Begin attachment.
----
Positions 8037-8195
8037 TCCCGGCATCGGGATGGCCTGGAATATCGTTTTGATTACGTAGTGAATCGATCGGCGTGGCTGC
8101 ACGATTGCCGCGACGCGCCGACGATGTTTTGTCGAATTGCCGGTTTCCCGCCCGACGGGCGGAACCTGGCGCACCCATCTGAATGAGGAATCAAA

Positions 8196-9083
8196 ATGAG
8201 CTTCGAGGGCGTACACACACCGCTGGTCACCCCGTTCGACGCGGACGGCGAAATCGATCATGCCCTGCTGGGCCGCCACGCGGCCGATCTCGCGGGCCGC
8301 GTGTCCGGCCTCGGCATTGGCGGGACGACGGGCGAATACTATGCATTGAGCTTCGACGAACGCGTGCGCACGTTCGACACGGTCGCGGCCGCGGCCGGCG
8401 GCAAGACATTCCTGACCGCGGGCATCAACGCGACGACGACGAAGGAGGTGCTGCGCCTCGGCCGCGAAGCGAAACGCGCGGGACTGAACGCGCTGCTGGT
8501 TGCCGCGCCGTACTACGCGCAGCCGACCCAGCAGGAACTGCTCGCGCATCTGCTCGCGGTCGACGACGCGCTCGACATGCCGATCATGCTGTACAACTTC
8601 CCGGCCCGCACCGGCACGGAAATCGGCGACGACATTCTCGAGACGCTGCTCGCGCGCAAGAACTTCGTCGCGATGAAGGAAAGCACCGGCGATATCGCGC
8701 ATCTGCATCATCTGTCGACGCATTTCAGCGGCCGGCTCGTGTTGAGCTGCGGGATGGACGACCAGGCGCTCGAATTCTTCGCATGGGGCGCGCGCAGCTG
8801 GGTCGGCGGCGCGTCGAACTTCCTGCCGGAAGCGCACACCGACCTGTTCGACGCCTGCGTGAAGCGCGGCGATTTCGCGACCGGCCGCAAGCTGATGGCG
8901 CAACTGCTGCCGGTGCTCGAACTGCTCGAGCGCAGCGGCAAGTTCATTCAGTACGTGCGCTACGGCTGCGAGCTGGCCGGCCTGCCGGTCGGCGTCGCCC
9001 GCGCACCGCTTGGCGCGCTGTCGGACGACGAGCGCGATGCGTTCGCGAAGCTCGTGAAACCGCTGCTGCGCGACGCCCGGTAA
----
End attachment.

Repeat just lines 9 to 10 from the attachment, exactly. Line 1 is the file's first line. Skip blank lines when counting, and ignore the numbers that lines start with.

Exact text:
8501 TGCCGCGCCGTACTACGCGCAGCCGACCCAGCAGGAACTGCTCGCGCATCTGCTCGCGGTCGACGACGCGCTCGACATGCCGATCATGCTGTACAACTTC
8601 CCGGCCCGCACCGGCACGGAAATCGGCGACGACATTCTCGAGACGCTGCTCGCGCGCAAGAACTTCGTCGCGATGAAGGAAAGCACCGGCGATATCGCGC